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Addressing Uncertainty in Constitutive Model Forms and Parameters for FE Models of the Human Head Subjected to Blast Loading

[+] Author Affiliations
Patrick Brewick, Kirubel Teferra

US Naval Research Laboratory, Washington, DC

Paper No. IMECE2017-70281, pp. V003T04A032; 8 pages
doi:10.1115/IMECE2017-70281
From:
  • ASME 2017 International Mechanical Engineering Congress and Exposition
  • Volume 3: Biomedical and Biotechnology Engineering
  • Tampa, Florida, USA, November 3–9, 2017
  • Conference Sponsors: ASME
  • ISBN: 978-0-7918-5836-3

abstract

This work lies within an overall effort to improve, as well as quantify, the uncertainty of traumatic brain injury (TBI) prediction for blast loading. Detailed finite element (FE) modeling of the human head currently provides the only viable means to quantify the mechanical response within the brain during a blast loading event. Unfortunately, the exact linkages between loading patterns, tissue mechanical response, and injury/physiological effects are still quite unknown; however, the exceedance of specified threshold values based on direct and derived measures of stress, strain, pressure, and acceleration within the brain have been shown to be useful injury criteria. The utility of these threshold values is somewhat mitigated by the fact that preliminary parametric studies focusing on varying head morphology and the material properties of FE head model components have shown significant variation in the predicted injury response, indicating that the exact relationship between model geometry, material properties, and mechanics-based injury response metrics has not yet been established.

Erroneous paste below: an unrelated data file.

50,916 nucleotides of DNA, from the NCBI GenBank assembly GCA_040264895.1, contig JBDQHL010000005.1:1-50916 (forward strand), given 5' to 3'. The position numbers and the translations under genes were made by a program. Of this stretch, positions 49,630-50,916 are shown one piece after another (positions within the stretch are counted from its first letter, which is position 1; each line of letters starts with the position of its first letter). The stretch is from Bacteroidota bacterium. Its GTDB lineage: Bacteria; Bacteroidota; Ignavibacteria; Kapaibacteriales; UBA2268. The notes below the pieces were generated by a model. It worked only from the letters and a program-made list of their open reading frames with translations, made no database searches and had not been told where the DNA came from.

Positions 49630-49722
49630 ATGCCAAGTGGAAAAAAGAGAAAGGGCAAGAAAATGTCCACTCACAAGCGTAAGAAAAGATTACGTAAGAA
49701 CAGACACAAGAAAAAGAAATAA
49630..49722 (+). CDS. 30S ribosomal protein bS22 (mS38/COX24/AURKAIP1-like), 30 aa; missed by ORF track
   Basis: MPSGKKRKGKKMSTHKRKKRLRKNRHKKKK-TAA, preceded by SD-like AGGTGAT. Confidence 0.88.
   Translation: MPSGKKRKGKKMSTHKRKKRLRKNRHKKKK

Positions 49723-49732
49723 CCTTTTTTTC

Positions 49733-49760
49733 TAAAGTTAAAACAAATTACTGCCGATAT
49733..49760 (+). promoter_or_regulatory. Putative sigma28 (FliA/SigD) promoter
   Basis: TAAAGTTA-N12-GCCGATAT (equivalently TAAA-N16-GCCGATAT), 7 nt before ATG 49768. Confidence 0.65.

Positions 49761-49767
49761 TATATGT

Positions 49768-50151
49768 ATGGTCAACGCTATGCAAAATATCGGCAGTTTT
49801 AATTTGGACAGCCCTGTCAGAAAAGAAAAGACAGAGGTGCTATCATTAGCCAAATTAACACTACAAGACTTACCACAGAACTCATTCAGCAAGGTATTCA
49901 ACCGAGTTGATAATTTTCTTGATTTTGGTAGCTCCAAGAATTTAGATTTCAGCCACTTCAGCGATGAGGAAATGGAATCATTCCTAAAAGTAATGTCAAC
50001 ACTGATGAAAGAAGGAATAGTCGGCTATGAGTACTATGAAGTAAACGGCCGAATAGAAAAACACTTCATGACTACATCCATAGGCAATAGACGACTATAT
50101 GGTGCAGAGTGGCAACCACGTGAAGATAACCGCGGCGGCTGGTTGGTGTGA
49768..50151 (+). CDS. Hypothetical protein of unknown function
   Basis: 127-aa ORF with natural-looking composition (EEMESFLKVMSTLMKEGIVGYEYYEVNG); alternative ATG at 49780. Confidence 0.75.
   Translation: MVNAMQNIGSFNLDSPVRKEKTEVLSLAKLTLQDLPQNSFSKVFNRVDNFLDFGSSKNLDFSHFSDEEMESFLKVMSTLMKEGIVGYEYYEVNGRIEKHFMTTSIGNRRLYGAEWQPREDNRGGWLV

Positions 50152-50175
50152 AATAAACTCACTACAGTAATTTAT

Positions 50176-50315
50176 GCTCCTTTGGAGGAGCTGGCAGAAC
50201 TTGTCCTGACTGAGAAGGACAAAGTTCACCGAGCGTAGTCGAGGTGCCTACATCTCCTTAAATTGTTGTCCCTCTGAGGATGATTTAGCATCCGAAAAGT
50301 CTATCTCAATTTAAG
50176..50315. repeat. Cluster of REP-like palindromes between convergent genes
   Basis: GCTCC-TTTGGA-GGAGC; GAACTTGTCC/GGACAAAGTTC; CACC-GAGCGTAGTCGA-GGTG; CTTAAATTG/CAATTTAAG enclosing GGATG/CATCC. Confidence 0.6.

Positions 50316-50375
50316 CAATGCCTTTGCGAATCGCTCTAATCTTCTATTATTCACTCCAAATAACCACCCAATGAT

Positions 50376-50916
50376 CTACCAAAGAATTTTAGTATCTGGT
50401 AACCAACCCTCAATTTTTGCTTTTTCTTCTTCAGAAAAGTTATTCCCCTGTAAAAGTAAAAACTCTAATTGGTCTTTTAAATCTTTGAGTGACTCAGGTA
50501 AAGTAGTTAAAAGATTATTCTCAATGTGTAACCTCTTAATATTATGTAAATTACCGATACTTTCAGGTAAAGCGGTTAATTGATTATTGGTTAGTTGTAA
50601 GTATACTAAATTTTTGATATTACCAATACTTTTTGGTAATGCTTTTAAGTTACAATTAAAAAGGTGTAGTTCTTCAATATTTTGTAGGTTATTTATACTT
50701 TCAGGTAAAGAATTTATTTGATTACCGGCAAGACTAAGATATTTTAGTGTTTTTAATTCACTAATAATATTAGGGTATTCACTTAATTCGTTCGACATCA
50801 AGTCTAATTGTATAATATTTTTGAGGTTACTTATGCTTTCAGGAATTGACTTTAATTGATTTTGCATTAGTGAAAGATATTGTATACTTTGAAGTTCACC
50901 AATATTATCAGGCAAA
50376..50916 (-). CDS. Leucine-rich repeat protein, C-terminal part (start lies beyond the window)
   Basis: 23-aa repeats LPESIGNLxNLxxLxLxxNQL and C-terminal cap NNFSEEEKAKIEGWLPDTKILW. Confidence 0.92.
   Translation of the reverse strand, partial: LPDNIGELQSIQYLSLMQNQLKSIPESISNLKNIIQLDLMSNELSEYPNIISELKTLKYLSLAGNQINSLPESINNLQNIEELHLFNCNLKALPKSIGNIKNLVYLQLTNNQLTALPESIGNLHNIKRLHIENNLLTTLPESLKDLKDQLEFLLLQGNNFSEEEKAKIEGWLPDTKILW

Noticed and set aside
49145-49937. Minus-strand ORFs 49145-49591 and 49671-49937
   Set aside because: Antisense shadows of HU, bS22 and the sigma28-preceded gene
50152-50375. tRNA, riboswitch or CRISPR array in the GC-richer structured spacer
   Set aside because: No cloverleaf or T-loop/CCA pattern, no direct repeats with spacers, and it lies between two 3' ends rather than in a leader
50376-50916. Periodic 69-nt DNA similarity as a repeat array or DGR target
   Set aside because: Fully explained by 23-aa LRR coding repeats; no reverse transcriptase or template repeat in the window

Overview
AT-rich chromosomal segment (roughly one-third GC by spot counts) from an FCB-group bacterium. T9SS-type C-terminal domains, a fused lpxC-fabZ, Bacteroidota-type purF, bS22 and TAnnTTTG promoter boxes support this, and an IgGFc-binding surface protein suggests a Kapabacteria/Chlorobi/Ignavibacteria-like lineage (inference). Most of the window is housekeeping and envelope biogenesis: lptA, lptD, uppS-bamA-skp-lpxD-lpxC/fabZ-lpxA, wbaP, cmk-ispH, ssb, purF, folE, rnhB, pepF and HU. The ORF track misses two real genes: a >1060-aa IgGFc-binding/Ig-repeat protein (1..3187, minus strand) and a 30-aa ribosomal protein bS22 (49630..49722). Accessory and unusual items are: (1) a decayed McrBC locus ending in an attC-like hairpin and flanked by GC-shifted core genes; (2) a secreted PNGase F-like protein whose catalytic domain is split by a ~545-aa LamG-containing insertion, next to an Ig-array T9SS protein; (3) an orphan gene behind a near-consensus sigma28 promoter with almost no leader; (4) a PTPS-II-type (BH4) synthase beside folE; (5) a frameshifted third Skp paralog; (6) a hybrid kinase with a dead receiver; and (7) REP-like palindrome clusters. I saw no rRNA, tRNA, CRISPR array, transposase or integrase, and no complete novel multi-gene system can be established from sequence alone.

Identifying an appropriate constitutive model form and optimal parameter values for biological tissues is an enormous challenge hindered by large epistemic uncertainties. Available experimental data sets frequently offer valuable but limited information due to the many vagaries associated with the testing of biomaterials, such as testing on different species, e.g., porcine and bovine specimens, testing with inapplicable strain rates, and having too little data. The parameters of hyperelastic, hyper-viscoelastic, and viscoelastic constitutive models, which are commonly utilized for modeling these biological tissues, can be fit to an aggregation of experimental data through a constrained optimization formulation. Specifically, this study considers fitting data from biomaterials to Ogden’s model of hyperelasticity. The goodness of fit of the optimization is limited by the appropriateness of the model forms as well as limited, and at times contradictory, data. In order to properly account for these uncertainties, a Bayesian approach is adopted for model calibration and posterior distributions are therefore produced for each model parameter.

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